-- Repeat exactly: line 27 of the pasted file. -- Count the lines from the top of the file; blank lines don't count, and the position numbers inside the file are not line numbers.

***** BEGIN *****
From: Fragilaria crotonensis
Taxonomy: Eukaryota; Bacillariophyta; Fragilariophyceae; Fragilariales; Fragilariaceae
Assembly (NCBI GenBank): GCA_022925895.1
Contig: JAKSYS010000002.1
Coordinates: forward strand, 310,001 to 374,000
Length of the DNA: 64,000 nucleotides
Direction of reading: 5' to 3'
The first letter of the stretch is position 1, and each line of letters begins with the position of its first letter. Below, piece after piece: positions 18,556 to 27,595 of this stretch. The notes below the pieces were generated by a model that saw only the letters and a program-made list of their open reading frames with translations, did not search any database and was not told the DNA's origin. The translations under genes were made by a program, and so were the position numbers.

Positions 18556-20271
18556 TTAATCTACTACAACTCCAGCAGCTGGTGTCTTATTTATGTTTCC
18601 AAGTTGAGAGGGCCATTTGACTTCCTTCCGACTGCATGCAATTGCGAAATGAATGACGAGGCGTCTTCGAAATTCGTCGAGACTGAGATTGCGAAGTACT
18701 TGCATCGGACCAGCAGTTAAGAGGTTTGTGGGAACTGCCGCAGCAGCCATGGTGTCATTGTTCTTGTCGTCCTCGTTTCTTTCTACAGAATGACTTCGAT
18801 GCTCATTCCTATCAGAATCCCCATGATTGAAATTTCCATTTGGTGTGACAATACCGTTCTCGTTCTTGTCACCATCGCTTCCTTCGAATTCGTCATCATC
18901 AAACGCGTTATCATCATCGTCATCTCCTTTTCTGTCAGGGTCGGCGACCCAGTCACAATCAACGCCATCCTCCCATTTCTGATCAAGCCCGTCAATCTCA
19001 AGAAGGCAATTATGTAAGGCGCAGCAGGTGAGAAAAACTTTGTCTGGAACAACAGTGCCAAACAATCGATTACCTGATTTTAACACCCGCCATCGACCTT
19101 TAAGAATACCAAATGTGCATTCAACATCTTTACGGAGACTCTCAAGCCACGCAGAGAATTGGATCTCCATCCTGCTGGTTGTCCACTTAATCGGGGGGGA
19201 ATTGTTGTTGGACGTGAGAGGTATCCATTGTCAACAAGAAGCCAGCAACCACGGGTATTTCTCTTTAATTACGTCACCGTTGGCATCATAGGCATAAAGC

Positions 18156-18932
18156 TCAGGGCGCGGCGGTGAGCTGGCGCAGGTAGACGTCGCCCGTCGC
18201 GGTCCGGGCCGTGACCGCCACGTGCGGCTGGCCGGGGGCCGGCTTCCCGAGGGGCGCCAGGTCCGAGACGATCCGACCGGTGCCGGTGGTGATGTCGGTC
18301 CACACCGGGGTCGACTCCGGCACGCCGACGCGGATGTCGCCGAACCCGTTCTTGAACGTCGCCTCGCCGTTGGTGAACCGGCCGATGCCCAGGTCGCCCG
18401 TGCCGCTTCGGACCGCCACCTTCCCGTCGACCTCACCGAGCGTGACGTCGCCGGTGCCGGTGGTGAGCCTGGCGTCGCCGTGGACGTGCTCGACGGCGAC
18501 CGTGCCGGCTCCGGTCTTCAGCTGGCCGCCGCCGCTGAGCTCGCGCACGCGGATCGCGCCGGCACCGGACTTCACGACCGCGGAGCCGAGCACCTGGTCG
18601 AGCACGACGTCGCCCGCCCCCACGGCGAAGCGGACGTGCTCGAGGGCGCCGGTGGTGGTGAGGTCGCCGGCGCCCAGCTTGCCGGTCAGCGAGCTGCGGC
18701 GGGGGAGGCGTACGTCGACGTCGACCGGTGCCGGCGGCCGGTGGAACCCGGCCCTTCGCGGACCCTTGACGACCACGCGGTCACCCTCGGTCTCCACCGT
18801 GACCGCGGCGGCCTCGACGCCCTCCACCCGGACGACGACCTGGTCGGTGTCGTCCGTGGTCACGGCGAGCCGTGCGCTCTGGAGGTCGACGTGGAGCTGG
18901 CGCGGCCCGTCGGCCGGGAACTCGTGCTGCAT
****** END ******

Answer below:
18901 CGCGGCCCGTCGGCCGGGAACTCGTGCTGCAT